Relative dating earth layers
These major concepts are part of the Denver Earth Science Project's "Paleontology and Dinosaurs" module written for students in grades 7-10.The module is an integrated unit which addresses the following National Science Education Standards: *Science as Inquiry: Students develop the abilities necessary to do scientific inquiry identify questions, design and conduct scientific investigations, use appropriate tools and technologies to gather, analyze and interpret data, think critically and logically to make the relationships between evidence and explanations, communicate results, and use mathematics in all aspects of scientific inquiry.*Life Science: Fossils indicate that many organisms that lived long ago are extinct.Extinction of species is common; most of the species that have lived on the earth no longer exist.Time factors of millions and billions of years is difficult even for adults to comprehend.However, "relative" dating or time can be an easy concept for students to learn.In this activity, students begin a sequencing activity with familiar items letters written on cards.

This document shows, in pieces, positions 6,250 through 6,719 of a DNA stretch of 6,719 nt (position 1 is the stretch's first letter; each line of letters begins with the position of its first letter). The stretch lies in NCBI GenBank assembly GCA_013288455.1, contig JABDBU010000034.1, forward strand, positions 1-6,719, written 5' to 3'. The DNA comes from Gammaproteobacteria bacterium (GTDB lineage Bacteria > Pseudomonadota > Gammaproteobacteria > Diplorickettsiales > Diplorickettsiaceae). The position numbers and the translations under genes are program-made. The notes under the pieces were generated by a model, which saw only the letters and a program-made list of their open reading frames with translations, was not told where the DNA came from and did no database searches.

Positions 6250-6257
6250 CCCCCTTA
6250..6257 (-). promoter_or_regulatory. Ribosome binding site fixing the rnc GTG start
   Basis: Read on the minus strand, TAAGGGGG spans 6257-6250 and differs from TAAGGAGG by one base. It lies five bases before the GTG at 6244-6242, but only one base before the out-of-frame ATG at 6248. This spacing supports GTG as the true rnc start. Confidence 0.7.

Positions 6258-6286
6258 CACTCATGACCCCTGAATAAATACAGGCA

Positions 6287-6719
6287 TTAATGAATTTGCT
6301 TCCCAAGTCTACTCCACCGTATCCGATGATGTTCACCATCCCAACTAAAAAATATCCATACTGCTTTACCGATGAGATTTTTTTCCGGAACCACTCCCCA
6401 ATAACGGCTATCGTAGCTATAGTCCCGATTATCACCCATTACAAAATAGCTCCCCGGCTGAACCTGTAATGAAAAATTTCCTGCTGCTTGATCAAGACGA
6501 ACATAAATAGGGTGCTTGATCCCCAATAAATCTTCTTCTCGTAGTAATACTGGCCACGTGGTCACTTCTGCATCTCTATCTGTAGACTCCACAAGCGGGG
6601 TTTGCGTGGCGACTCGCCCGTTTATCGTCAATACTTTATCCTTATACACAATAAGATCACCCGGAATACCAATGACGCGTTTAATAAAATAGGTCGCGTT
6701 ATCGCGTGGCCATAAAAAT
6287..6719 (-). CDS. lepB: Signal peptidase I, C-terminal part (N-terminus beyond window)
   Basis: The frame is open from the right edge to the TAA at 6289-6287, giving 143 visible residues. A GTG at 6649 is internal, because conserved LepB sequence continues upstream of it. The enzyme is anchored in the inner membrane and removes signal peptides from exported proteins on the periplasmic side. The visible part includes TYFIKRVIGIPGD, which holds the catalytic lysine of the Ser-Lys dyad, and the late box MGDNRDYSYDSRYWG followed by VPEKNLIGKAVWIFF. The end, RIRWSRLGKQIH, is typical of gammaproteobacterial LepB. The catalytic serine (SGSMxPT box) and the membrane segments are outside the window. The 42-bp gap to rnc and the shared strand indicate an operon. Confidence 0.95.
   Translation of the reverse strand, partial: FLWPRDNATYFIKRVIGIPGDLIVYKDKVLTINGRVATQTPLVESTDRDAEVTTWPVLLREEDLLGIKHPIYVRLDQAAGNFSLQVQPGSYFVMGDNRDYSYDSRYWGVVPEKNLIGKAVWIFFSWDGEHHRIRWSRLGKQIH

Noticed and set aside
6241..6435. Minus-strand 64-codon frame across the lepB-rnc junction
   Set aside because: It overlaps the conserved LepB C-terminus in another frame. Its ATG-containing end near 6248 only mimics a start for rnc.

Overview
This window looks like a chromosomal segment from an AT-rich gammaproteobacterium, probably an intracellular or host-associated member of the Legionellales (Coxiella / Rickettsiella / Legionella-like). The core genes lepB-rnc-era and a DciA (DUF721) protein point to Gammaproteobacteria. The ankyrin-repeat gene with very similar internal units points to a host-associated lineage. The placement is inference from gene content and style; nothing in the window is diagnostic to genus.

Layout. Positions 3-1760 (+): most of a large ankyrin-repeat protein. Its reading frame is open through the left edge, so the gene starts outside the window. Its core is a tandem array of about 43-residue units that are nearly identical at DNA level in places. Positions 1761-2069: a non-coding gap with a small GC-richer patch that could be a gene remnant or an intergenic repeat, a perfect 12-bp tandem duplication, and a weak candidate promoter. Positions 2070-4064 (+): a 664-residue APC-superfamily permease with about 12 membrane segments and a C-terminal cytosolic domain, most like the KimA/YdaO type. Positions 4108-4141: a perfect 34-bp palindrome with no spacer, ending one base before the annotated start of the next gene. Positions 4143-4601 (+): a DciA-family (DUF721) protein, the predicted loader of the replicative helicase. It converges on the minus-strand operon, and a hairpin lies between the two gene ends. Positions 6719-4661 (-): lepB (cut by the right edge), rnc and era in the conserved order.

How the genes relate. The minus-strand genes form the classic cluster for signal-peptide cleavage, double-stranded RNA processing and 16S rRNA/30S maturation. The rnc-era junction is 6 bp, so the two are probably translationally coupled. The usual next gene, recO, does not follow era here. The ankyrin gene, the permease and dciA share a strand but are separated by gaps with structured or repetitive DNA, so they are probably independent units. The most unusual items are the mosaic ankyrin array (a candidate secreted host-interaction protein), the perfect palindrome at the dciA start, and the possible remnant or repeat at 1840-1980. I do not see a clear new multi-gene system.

The study of fossils and the exploration of what they tell scientists about past climates and environments on Earth can be an interesting study for students of all ages.
Teaching about Earth's history is a challenge for all teachers.
Sequencing the rock layers will show students how paleontologists use fossils to give relative dates to rock strata.
Once students begin to grasp "relative" dating, they can extend their knowledge of geologic time by exploring radiometric dating and developing a timeline of Earth's history.
PALEONTOLOGY, AND in particular the study of dinosaurs, is an exciting topic to people of all ages.Although most attention in today's world focuses on dinosaurs and why they became extinct, the world of paleontology includes many other interesting organisms which tell us about Earth's past history.